Back side of the coin. Opposite of 'Obverse'.Found on http://www.translationdirectory.com/glossaries/glossary100.htm
The side of a coin carrying the design of lesser importance. Opposite of the obverse side.Found on http://www.translationdirectory.com/glossaries/glossary030.htm
The opposite of what you see. Printing the background of an image. For example; type your name on a piece of paper. The reverse of this would be a black piece of paper with a white name. Found on http://www.printusa.com/glos.htm
the side of a coin on which the minor design appears; the tails side.Found on http://www.hestories.info/greco-roman-world-glossary.html
The back or 'tails' side of a coin.
Found on http://www.encyclo.co.uk/local/10142
The side opposite to that on which the head or principal figure is impressed. The side opposite from the obverse. On paper money this is called the back.
Found on http://www.encyclo.co.uk/local/10143
See Reverse Conversion. Found on http://www.oasismanagement.com/glossary/
To turn around or to go back on something.
Example: The referee said that he would not reverse his decision because the foul was so dangerous.
Found on http://www.bbc.co.uk/skillswise/glossary/
- of the transmission gear causing backward movement in a motor vehicle 2. [n] - a relation of direct opposition 3. [n] - an unfortunate happening that hinders of impedes 4. [n] - the side of a coin or medal that does not bear the principal design 5. [n] - the gears by which the motion of a machine can be reversedFound on http://www.webdictionary.co.uk/definition.php?query=reverse
The back, or 'tails' side, of a coin. On Roman Imperial coins, usually shows propaganda of some kind. On Roman Republican coins, usually shows a theme which glorifies an ancestor of the moneyer. On Greek coins, it's sometimes not even clear which side of the coin we are referring to.
Found on http://www.forumancientcoins.com/
Type, graphic or illustration reproduced by printing ink around its outline, thus allowing the underlying colour or paper to show through and form the image. The image 'reverses out' of the ink colour. Also called knockout and liftout.Found on http://www.tso.co.uk/solutions/publishingsolutions/printproduction/printglo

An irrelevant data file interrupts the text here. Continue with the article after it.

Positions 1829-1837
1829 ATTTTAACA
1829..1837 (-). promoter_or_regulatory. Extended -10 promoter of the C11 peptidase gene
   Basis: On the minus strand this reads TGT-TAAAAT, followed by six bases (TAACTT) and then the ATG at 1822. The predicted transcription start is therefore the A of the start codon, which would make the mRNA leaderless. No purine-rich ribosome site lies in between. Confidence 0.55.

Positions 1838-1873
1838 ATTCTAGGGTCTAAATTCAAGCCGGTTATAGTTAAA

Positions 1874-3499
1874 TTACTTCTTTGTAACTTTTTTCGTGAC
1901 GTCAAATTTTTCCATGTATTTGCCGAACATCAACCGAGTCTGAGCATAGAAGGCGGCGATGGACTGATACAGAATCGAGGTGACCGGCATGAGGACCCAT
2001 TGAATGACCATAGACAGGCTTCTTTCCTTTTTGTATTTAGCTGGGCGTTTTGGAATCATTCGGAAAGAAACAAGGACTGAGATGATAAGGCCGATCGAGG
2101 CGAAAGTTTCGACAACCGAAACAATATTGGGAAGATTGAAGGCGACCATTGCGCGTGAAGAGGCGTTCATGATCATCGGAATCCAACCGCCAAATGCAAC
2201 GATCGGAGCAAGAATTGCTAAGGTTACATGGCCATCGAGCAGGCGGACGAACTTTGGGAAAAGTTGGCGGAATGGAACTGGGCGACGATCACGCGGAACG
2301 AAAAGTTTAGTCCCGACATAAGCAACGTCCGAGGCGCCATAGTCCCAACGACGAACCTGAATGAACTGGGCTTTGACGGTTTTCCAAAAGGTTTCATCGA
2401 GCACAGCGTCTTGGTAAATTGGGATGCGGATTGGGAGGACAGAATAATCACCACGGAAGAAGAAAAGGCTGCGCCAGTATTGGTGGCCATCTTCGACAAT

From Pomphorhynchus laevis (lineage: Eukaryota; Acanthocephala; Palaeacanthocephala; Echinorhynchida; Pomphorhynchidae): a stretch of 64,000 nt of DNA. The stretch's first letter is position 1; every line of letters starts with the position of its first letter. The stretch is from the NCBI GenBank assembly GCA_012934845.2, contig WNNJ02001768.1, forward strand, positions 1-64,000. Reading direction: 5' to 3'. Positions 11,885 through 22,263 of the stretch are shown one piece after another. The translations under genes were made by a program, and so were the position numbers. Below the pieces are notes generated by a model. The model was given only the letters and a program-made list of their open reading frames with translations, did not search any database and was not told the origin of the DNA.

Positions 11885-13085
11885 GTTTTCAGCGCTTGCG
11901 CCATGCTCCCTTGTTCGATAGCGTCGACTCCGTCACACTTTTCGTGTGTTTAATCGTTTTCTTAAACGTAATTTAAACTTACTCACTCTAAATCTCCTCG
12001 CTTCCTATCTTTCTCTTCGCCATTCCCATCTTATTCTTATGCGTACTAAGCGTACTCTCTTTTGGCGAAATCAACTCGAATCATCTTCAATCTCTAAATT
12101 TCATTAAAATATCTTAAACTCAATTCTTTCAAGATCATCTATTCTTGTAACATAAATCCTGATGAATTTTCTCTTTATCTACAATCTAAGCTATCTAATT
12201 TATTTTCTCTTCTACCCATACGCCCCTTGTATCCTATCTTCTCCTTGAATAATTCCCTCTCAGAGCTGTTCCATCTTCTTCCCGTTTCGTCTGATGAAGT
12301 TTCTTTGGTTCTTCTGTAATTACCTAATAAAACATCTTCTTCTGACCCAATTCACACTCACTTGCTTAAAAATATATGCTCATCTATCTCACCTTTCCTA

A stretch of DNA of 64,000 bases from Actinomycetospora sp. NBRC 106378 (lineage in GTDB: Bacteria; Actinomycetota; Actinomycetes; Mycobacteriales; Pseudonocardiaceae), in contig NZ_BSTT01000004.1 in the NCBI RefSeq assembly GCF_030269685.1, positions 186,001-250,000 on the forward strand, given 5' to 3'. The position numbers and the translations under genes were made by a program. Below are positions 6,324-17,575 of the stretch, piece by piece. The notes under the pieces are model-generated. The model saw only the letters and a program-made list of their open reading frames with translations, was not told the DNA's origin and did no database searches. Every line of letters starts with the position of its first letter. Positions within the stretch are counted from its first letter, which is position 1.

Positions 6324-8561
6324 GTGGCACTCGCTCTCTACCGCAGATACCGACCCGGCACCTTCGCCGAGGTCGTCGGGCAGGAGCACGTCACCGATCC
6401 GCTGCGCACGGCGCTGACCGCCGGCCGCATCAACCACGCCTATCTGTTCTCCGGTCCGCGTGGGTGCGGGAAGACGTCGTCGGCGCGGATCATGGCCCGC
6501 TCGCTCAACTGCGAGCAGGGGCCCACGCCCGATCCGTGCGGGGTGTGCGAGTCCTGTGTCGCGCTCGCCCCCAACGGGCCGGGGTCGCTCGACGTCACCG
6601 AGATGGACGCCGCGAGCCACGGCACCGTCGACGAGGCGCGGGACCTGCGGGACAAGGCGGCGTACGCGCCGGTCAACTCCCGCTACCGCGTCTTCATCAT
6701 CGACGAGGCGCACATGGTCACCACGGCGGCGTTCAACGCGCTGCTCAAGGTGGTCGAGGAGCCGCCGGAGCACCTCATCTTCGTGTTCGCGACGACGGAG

The face turned away from the observer; commonly used in reference to coins, medals and art.
Found on http://www.mhs.ox.ac.uk/marconi/collection/glossary.php
When an original black image is reproduced white and vice-versa. Found on http://www.encyclo.co.uk/local/20829
[ Middle English revers
, Old French revers
, Latin reversus
, past participle of revertere
. See Revert
Turned backward; having a contrary or opposite direction; hence; opposite or contrary in kind; as, the reverse
order or...Found on http://www.encyclo.co.uk/webster/R/71
[ Confer French revers
. See Reverse
That which appears or is presented when anything, as a lance, a line, a course of conduct, etc., is reverted or turned contrary to its natural direction. « He did ...Found on http://www.encyclo.co.uk/webster/R/71
Re·verse' transitive verb
[ imperfect & past participle Reversed
(-vẽrst'); present participle & verbal noun Reversing
.] [ See Reverse
, and confer Revert
To turn b...Found on http://www.encyclo.co.uk/webster/R/71
Re·verse' intransitive verb 1.
To return; to revert. [ Obsolete] Spenser. 2.
To become or be reversed. Found on http://www.encyclo.co.uk/webster/R/71
1. To turn back; to cause to face in a contrary direction; to cause to depart. 'And that old dame said many an idle verse, Out of her daughter's heart fond fancies to reverse.' (Spenser) ... 2. To cause to return; to recall. 'And to his fresh remembrance did reverse The ugly view of his deformed crimes.' (Spenser) ... 3. To change totally; to alter...Found on http://www.encyclo.co.uk/local/20973
of the transmission gear causing backward movement in a motor vehicle; `in reverse gear`Found on http://wordnetweb.princeton.edu/perl/webwn?s=reverse
the side of a coin or medal that does not bear the principal designFound on http://wordnetweb.princeton.edu/perl/webwn?s=reverse
The rear side of coins and medals.
Found on http://www.austrian-mint.com/5
• (a.) Hence, to overthrow; to subvert. • (a.) That which appears or is presented when anything, as a lance, a line, a course of conduct, etc., is reverted or turned contrary to its natural direction. • (a.) To turn back; to cause to face in a contrary direction; to cause to depart. • (a.) The act of reversing; complete change; ...Found on http://thinkexist.com/dictionary/meaning/reverse/
(from the article `hearts`) card game in which players aim to avoid taking tricks that contain hearts. Hearts first appeared in the United States about 1880, although it derives ...Found on http://www.britannica.com/eb/a-z/r/40
(from the article `surfing`) ...(withdrawing the fins from the wave and allowing the board to slip down the face of the wave), `floaters` (`floating` the board along the top of a ...Found on http://www.britannica.com/eb/a-z/r/40
No exact match found